- Value: The value of current share and bond certificates, and banknotes are typically determined by the value of the underlying asset or company or, in the cases of money, the face value of the currency. When they are old and redundant, values are determined by their rarity, condition, and historical significance.
Picture and Attribution: H. J. Heinz Company, 1969 Stock certificates from the United States
File URL: https://commons.wikimedia.org/wiki/File:Heinz_Aktie.jpg
The collection of old share certificates and bond certificates is commonly referred to as scripophily, while the collection of old banknotes is known as notaphily, a branch of numismatics.
Scripophily is a term derived from the Latin word “scrip”, which means a piece of paper or a receipt, and “philos“, the Greek word meaning “love of”. It refers to the hobby of collecting and studying antique stock and bond certificates and can include both cancelled and uncancelled certificates.
Numismatics is the study and collection of coins, banknotes, and other forms of currency. Notaphily is the subfield of numismatics that focuses specifically on the research and collection of banknotes.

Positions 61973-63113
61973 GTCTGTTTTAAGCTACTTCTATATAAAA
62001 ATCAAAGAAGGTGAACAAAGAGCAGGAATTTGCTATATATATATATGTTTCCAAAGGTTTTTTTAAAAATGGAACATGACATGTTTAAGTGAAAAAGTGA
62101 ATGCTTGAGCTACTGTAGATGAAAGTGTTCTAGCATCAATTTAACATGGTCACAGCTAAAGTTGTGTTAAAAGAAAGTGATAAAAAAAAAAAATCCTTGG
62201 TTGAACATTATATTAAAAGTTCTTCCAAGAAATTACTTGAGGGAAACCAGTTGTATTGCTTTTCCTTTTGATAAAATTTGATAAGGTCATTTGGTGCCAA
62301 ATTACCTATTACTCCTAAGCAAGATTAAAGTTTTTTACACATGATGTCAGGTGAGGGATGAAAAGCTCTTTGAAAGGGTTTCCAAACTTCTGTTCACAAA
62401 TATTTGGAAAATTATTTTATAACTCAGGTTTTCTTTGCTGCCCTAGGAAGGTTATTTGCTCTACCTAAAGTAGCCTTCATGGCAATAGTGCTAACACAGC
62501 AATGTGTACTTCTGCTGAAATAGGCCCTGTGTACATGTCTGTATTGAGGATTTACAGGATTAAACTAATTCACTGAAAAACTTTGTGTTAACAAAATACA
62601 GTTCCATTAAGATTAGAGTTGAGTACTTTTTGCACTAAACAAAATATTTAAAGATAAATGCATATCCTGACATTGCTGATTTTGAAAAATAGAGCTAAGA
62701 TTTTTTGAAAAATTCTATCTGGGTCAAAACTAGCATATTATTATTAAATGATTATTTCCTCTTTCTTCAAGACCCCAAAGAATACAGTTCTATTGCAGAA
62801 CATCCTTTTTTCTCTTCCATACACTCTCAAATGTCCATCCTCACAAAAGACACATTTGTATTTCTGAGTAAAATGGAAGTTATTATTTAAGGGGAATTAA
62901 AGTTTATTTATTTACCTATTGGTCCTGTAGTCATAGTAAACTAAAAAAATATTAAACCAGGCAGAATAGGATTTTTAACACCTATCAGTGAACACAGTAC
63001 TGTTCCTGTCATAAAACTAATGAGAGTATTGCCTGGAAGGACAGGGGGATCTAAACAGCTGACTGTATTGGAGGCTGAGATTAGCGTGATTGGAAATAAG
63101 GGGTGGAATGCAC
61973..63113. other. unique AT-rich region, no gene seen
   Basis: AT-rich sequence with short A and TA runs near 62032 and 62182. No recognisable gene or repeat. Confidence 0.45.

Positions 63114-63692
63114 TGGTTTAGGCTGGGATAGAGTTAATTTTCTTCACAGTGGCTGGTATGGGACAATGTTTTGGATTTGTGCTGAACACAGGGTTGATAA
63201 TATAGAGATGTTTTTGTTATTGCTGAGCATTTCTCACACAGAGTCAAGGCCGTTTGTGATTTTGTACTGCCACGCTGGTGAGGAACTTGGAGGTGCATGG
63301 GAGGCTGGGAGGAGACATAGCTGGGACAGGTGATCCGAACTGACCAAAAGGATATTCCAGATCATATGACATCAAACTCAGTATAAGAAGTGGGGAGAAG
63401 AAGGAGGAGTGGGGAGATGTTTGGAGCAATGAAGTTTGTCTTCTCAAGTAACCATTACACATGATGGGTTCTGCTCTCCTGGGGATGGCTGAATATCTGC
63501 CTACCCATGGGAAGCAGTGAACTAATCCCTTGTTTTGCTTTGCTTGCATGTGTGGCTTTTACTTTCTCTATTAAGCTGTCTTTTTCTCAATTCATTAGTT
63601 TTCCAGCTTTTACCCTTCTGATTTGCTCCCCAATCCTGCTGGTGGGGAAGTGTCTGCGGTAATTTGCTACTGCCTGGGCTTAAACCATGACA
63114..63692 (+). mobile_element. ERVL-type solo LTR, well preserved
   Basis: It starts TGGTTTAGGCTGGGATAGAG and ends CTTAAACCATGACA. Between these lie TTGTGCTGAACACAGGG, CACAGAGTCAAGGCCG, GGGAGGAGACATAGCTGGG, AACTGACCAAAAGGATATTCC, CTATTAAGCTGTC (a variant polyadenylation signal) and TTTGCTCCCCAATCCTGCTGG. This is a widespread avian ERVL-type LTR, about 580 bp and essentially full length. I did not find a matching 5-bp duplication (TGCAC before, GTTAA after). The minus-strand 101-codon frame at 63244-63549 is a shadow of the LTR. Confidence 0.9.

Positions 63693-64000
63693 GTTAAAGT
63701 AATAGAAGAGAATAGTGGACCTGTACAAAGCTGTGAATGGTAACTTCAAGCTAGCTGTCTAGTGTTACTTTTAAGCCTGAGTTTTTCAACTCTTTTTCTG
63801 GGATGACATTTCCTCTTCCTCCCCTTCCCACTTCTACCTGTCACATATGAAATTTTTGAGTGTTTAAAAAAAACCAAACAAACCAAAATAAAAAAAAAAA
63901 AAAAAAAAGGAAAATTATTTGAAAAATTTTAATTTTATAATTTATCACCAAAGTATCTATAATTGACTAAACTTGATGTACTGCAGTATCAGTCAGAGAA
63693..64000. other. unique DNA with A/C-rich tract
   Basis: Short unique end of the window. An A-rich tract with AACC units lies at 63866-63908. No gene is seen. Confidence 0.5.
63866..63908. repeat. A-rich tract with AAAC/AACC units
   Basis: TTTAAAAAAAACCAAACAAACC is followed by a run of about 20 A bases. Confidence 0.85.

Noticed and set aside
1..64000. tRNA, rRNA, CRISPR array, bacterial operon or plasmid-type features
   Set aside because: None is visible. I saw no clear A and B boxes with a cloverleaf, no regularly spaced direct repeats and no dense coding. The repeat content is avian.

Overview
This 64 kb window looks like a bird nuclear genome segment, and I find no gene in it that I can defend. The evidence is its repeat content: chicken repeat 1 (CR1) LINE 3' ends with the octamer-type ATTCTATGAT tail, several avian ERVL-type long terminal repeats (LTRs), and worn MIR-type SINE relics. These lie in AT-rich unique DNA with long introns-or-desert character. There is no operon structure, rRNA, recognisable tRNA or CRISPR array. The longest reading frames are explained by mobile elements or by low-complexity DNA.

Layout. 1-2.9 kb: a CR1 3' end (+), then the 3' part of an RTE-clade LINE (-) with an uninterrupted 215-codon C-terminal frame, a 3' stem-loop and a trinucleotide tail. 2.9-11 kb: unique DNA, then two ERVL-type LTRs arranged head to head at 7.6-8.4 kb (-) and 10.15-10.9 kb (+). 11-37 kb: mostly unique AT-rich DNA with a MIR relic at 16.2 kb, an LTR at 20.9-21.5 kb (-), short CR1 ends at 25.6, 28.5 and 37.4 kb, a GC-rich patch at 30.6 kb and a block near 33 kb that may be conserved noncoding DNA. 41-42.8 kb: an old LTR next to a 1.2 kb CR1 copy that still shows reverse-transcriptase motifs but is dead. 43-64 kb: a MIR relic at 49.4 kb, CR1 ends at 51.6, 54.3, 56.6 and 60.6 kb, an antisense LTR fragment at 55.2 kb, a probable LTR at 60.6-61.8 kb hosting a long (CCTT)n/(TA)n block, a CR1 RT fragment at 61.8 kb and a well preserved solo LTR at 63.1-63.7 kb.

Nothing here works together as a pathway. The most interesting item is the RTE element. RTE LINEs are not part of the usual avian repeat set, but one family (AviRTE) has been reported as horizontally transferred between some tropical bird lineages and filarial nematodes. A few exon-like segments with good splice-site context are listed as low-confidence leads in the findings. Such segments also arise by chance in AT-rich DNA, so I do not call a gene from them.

The term notaphily is derived from the Greek word “notos“, meaning “banknote”, and “philos”, meaning “beloved” or “love of”.
The rise of electronic trading and digital record-keeping in the late 20th century had a significant impact on the use and value of physical stock and bond certificates. As more and more transactions moved to electronic platforms, the need for physical certificates as proof of ownership or debt decreased. Many companies stopped issuing physical certificates altogether, and those that continued to do so often issued them in small quantities. This rarity increased the value of physical certificates among collectors and sparked interest in the hobby of scripophily.
Authentication, Appraisal and Valuation
The authentication and appraisal process for scripophily collectors typically involves a combination of visual inspection, historical research, and expert consultation. Collectors will often compare the physical characteristics of a certificate to known examples of authentic certificates from the same company or era. They will also research the history and significance of the company or entity that issued the certificate, looking for any signs of fraud or irregularities. Finally, collectors may consult with experts in the field, such as dealers or appraisers, to verify the authenticity and value of the certificate.